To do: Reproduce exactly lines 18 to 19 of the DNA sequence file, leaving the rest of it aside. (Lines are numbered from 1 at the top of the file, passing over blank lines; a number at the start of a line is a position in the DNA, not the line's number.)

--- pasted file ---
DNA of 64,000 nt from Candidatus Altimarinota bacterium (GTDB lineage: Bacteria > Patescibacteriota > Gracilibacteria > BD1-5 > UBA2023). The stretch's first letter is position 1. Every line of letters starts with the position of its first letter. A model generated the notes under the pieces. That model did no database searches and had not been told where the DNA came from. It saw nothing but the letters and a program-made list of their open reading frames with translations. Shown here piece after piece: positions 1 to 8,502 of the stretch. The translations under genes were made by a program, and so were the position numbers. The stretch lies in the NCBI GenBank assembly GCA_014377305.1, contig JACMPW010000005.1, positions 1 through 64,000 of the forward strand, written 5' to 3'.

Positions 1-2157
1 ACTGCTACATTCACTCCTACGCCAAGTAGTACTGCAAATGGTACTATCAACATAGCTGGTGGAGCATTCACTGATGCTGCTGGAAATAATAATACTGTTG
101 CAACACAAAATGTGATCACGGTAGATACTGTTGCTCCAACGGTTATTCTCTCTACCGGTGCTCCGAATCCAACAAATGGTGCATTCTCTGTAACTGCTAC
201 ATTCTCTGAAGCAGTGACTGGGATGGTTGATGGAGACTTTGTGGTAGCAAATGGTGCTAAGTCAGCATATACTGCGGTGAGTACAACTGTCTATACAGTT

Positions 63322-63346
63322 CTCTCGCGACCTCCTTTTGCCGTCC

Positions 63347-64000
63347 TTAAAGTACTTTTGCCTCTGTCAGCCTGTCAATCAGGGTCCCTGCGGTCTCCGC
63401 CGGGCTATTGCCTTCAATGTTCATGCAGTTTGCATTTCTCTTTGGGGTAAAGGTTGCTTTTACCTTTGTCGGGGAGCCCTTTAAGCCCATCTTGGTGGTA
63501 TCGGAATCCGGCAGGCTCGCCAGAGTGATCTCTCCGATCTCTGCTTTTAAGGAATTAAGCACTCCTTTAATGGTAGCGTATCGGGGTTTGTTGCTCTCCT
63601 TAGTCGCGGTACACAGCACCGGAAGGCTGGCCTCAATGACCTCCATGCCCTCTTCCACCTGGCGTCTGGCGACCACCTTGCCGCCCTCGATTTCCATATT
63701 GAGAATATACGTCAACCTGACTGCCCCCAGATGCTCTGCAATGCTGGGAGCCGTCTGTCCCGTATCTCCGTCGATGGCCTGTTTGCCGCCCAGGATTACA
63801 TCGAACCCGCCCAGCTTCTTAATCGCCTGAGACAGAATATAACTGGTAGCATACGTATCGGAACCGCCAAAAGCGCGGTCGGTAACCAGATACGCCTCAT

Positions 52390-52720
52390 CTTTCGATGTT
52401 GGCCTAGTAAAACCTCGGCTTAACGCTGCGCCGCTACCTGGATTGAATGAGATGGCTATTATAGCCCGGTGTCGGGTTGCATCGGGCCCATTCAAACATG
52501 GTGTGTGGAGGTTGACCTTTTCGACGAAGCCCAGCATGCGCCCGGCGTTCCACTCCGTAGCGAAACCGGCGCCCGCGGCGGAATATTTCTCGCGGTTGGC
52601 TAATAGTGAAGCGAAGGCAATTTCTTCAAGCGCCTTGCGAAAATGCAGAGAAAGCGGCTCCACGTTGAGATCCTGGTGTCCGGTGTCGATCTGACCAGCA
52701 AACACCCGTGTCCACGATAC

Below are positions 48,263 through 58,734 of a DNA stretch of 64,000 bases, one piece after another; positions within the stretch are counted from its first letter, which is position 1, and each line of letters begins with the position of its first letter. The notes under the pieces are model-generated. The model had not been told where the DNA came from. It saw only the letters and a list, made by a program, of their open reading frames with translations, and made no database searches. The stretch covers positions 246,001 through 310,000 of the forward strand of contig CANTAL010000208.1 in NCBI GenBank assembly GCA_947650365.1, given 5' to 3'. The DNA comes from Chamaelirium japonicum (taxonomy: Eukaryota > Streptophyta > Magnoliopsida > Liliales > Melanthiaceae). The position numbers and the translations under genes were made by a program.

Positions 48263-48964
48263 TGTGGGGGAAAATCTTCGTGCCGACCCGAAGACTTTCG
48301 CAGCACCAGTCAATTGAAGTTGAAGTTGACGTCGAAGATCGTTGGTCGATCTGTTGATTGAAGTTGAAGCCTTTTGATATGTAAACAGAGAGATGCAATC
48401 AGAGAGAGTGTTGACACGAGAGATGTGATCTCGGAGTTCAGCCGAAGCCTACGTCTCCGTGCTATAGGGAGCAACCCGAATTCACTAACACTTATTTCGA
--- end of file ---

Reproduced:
52501 GTGTGTGGAGGTTGACCTTTTCGACGAAGCCCAGCATGCGCCCGGCGTTCCACTCCGTAGCGAAACCGGCGCCCGCGGCGGAATATTTCTCGCGGTTGGC
52601 TAATAGTGAAGCGAAGGCAATTTCTTCAAGCGCCTTGCGAAAATGCAGAGAAAGCGGCTCCACGTTGAGATCCTGGTGTCCGGTGTCGATCTGACCAGCA